Thais are a “peace-loving” (รักสงบ /rák sà-ngòp/) people, most Thais believe. How can we not? Copious history lessons together with the many nationalistic songs we learned to sing by heart have drilled that notion into our heads. This “peace loving” characteristic may not bear up close scrutiny given that we have also been taught the glory of wars in which Thais bravely fought and killed our enemies – many times. But that doesn’t really matter because we’ve never really felt the need to scrutinize our past – to glorify it maybe but never to look too closely at our past, or present. On most days we are perfectly happy with our notion of who we are – a proud, free-spirited, peace-loving people. Any discrepancy in our collective belief and the truth has been conveniently left undisturbed except in some small, thus far irrelevant, academic corners where such things matter. It is also convenient that most disagreeable episodes in our history such as ones in which Thais killed each other are normally left out of schoolrooms and social discourse, or get too quick a passing mention that they become so blurry, only a determined few try to reflect upon them.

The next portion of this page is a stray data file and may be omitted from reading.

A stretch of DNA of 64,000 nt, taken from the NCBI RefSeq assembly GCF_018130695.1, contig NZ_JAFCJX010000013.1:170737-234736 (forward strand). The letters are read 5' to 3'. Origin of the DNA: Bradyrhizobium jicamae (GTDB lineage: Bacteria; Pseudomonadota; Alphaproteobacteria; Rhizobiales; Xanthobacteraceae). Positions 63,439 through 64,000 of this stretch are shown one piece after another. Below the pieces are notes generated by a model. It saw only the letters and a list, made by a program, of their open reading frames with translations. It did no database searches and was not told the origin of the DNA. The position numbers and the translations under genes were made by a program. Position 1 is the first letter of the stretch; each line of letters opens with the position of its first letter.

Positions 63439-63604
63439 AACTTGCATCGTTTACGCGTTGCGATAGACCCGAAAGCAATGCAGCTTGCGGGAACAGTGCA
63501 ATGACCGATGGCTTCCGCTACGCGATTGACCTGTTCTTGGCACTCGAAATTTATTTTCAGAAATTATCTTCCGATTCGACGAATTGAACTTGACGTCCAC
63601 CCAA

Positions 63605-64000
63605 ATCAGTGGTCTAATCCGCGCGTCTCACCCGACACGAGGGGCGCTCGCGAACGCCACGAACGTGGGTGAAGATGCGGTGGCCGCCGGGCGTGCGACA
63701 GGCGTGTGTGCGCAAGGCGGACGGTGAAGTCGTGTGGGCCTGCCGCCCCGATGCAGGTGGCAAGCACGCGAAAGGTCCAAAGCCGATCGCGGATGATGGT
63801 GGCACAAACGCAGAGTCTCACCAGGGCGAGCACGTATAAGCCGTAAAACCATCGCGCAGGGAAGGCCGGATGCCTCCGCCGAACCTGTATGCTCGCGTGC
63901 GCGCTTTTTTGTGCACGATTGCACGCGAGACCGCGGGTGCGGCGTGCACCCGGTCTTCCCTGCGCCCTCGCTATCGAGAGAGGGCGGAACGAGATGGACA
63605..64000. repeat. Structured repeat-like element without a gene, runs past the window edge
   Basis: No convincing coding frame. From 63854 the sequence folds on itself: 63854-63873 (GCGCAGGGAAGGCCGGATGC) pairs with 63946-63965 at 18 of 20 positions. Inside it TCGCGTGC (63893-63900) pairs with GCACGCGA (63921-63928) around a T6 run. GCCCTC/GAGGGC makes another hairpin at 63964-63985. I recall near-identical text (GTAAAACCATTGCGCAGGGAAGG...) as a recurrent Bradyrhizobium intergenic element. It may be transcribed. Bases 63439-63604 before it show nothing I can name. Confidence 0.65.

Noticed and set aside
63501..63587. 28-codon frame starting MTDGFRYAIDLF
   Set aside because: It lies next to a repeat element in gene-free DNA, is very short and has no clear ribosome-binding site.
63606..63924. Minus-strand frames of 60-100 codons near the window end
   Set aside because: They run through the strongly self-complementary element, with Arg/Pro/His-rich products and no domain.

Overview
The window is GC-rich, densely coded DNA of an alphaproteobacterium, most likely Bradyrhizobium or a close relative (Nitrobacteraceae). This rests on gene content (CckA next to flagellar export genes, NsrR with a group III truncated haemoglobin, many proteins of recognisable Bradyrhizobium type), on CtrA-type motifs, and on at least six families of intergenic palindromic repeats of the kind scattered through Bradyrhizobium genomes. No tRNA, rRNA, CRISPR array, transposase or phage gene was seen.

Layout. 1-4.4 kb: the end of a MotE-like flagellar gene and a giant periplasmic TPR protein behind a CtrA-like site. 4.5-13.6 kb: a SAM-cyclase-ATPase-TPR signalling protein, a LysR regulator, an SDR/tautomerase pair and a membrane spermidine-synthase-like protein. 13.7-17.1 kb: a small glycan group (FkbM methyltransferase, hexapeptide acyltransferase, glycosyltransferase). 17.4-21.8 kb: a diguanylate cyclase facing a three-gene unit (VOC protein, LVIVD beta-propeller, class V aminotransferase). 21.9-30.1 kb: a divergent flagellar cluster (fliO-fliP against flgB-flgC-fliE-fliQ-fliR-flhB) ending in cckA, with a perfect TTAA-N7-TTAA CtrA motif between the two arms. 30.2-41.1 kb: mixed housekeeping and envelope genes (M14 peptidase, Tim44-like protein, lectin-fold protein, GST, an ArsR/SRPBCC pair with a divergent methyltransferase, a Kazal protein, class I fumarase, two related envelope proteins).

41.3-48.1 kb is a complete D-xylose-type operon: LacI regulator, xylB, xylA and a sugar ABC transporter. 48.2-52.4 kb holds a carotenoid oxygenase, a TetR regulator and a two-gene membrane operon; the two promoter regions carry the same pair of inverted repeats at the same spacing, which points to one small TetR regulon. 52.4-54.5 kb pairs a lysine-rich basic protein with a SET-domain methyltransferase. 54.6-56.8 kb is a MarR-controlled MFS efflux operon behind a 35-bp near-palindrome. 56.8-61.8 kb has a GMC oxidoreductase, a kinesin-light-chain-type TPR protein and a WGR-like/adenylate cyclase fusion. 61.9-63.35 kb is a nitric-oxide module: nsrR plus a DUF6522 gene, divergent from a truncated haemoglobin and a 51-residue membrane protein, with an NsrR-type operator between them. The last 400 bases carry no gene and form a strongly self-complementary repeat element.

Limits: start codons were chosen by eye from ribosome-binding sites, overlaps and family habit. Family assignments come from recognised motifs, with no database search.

In all school and social activities, every Thai learns the concept of Harmony (สามัคคี /sǎa-mâk-kii/). That is, we are Thais, we Love each other and we should “Join our Hearts as One” (มีน้ำหนึ่งใจเดียวกัน /mii náam nùeng jai diiaw kan/). Whatever happens, we are taught, we are family, “brothers and sisters” (พี่น้อง /phîi nÓOng/) and we need to find ways to agree, “give and take and compromise” (อลุ้มอล่วย /à-lúm à-lùuay/). Harmony in society is of utmost importance and a foremost virtue to keep and to protect for the sake of our “Nation, Religion and King” (ชาติ ศาสนา พระมหากษัตริย์ /châat, sàat-sà-nǎa, phrá-má-hǎa-kà-sàt/), the three key pillars of our society and the testament to what it means to be Thai and what it means to belong. These ideals have made an indelible imprint in our psyche.